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Users of mass rapid transit are often required to make transfers between different train lines to reach their destinations. Timetable synchronization minimizes delays during such transfers. This paper formulates a novel measure for timetable synchronization by means of a total passenger dissatisfaction index (TPDI); and the impact of such synchronization on the original unsynchronized timetable is accounted using a total deviation index (TDV) that assigns penalties when deviations from the original timetable are incurred. Pareto fronts displaying the relationship between TPDI and TDV are generated using the state-of-the-art nondominated sorting genetic algorithm 2 (NSGA 2). To further improve NSGA 2, three schemes-the use of a variant of the NSGA2 with differential evolution, a process we termed "seeding," and finally a hybrid combination with local search techniques like heuristic hill climbing, tabu search, and simulated annealing - are proposed. Simulation results demonstrate that the "seeded" NSGA2-DE combined with the hill climbing heuristic produce the best results for the application. Solutions from the Pareto fronts are chosen for implementation to describe the different operating regions. A discussion section details the advantages and drawbacks of the proposed schemes.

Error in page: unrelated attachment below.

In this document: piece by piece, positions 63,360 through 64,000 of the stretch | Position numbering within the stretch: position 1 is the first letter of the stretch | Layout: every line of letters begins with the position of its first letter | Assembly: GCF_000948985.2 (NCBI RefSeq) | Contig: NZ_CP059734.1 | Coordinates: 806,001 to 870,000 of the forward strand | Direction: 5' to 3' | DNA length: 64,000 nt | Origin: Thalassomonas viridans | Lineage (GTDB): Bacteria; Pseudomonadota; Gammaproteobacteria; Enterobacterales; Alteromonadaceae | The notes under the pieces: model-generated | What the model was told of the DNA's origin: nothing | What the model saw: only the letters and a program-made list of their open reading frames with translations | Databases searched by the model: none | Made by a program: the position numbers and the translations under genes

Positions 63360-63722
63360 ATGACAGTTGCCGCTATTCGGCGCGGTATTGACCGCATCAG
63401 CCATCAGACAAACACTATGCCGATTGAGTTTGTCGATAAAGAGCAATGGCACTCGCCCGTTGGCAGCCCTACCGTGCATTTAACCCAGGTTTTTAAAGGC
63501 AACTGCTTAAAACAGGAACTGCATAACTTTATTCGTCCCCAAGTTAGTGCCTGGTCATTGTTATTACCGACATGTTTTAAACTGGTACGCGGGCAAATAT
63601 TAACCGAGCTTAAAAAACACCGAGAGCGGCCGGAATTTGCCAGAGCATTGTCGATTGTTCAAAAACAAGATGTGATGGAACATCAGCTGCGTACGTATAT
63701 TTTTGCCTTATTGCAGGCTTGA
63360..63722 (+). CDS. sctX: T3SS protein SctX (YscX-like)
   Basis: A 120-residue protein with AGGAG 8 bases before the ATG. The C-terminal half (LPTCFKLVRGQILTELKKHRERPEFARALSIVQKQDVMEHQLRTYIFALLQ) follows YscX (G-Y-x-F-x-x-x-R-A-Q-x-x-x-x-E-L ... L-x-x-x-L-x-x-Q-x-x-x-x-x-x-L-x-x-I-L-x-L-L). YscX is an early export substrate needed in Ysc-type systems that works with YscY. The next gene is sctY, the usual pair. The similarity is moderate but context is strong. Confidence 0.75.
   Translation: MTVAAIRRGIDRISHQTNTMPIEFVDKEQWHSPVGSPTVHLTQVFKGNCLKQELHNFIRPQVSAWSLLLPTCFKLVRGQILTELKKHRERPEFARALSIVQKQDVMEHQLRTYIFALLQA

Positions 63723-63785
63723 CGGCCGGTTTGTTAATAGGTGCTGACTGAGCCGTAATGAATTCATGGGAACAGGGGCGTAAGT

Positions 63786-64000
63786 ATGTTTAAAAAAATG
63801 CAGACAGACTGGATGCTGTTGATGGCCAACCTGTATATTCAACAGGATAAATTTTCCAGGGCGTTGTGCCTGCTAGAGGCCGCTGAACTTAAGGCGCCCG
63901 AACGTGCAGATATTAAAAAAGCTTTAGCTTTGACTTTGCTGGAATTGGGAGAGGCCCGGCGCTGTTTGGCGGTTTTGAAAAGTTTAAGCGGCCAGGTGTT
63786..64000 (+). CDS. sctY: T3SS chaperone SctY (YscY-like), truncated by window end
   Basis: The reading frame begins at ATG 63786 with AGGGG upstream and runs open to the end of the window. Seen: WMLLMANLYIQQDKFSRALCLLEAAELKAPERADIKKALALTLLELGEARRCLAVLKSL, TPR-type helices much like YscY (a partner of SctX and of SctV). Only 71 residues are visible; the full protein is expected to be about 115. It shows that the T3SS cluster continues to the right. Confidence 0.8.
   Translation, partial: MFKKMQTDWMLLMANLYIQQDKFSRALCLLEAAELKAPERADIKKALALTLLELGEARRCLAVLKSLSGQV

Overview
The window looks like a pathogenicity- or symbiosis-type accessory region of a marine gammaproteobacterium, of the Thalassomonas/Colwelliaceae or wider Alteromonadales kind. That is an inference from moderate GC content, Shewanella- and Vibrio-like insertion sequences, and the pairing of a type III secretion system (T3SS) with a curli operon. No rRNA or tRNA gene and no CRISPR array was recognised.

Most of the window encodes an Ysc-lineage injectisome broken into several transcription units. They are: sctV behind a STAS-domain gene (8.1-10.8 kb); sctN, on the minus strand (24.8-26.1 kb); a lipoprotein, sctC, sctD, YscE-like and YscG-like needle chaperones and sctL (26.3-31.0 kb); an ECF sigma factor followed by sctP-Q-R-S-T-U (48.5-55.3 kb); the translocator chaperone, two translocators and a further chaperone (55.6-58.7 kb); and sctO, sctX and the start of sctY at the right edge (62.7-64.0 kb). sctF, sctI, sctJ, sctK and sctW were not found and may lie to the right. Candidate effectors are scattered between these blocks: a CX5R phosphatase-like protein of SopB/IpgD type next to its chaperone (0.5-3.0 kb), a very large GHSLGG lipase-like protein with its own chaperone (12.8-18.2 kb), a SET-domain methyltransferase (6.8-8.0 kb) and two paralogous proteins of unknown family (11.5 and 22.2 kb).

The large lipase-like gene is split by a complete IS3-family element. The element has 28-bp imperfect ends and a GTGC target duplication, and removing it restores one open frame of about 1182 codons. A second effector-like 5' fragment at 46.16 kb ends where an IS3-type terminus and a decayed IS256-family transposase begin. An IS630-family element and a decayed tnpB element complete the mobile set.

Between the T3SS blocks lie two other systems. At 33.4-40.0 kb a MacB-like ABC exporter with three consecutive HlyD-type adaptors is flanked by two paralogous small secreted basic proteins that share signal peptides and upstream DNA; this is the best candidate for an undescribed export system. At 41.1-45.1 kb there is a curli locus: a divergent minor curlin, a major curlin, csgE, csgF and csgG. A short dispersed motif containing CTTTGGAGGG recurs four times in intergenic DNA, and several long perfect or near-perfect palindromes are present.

Systems, Man, and Cybernetics, Part C: Applications and Reviews, IEEE Transactions on (Volume:38 , Issue: 5 )
Date of Publication: Sept. 2008